“You also know what Joab son of Zeruiah did to me and what he did to the two commanders of Israel’s army, Abner son of Ner and Amasa son of Jether. He murdered them in a time of peace to avenge blood shed in war. He spilled that blood on his own waistband and on the sandals of his feet.

1 Kings 2:5 HCSB

“You know what he did to me” could refer to Joab’s murder of David’s son Absalom after he commanded him not to. Abner and Amasa were killed by Joab – not in battle – but under the disguise of friendship. He killed Abner by pulling him aside as if to speak with him privately and he killed Amasa when pretending to come close and kiss him!

Knowing that David was a man of courage, we have to assume that there was a reason he allowed Joab to serve as commander for so long. Was it because Joab was his nephew? Was it because Joab knew of the entire affair/murder ordeal with Bathsheba? We will never know. However, we must believe that in order for Solomon to begin his reign as king, this difficult task had to be accomplished.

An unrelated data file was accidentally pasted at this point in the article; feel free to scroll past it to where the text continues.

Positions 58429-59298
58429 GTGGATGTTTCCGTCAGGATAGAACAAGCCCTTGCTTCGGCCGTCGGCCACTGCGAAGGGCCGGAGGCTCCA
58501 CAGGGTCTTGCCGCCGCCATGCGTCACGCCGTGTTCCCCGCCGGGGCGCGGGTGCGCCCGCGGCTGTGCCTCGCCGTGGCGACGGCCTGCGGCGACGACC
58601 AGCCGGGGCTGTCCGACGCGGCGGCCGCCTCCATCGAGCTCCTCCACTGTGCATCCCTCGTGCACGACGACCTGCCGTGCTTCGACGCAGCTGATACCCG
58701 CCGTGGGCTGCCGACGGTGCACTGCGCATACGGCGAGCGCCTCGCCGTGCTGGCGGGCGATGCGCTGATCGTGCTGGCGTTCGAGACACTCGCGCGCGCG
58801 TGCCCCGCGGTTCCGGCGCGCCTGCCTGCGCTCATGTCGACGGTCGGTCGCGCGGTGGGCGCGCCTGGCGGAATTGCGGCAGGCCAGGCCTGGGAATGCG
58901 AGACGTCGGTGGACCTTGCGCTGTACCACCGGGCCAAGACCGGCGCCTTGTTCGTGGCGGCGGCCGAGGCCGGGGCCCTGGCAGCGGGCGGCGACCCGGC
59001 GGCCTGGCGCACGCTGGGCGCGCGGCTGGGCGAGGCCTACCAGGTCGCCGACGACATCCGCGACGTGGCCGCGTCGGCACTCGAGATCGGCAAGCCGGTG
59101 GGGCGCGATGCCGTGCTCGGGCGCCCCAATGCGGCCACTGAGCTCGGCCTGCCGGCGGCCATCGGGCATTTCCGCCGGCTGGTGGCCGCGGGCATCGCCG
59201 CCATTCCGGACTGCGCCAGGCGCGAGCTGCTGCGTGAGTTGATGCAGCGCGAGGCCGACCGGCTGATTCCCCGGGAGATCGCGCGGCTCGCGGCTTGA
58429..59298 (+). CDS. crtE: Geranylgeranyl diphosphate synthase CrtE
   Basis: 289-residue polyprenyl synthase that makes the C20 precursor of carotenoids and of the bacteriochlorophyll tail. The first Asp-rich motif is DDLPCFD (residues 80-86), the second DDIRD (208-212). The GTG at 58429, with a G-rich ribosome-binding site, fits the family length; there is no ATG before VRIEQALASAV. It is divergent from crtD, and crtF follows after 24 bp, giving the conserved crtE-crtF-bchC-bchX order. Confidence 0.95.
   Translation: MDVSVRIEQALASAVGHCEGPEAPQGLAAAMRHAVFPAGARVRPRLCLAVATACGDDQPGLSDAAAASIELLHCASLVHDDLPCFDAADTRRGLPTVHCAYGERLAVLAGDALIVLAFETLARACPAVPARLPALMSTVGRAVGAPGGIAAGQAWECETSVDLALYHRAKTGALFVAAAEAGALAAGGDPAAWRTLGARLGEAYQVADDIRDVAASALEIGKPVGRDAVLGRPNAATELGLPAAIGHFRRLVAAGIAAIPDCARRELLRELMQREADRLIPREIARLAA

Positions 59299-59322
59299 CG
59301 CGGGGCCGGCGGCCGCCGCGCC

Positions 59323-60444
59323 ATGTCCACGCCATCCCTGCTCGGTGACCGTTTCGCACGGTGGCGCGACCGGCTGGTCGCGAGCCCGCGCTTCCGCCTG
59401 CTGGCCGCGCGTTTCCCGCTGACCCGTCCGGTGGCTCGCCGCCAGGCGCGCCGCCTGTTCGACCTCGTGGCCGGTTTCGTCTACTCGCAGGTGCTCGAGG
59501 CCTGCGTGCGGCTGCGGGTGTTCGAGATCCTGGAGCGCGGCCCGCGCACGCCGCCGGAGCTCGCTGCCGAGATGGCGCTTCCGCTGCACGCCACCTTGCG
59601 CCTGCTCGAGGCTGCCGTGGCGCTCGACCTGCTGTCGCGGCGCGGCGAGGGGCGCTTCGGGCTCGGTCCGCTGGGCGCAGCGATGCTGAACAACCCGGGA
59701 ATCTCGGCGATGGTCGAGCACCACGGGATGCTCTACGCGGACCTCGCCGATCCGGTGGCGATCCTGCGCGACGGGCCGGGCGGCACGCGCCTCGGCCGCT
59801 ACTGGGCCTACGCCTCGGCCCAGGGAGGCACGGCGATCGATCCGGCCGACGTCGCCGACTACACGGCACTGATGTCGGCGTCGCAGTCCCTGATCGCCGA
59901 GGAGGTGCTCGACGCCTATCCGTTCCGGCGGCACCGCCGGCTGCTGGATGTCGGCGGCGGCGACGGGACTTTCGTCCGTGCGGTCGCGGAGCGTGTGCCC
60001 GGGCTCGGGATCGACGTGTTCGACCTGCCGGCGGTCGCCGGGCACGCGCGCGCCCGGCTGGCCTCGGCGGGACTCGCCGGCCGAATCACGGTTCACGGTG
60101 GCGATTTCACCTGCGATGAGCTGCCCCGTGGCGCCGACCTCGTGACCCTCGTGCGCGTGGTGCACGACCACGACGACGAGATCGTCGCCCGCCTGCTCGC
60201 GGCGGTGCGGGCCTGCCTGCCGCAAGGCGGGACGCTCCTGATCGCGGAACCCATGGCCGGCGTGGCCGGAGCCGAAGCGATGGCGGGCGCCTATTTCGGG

Adonijah’s Request

After failing to gather enough support to “steal” the right to be the next king, Adonijah requests to marry Abishag. We know from the 1 Kings 1 that Abishag was a beautiful young virgin who was brought to David in his declining health (circulation issues) in order to keep him warm. This was a very common and even prescribed treatment during that time.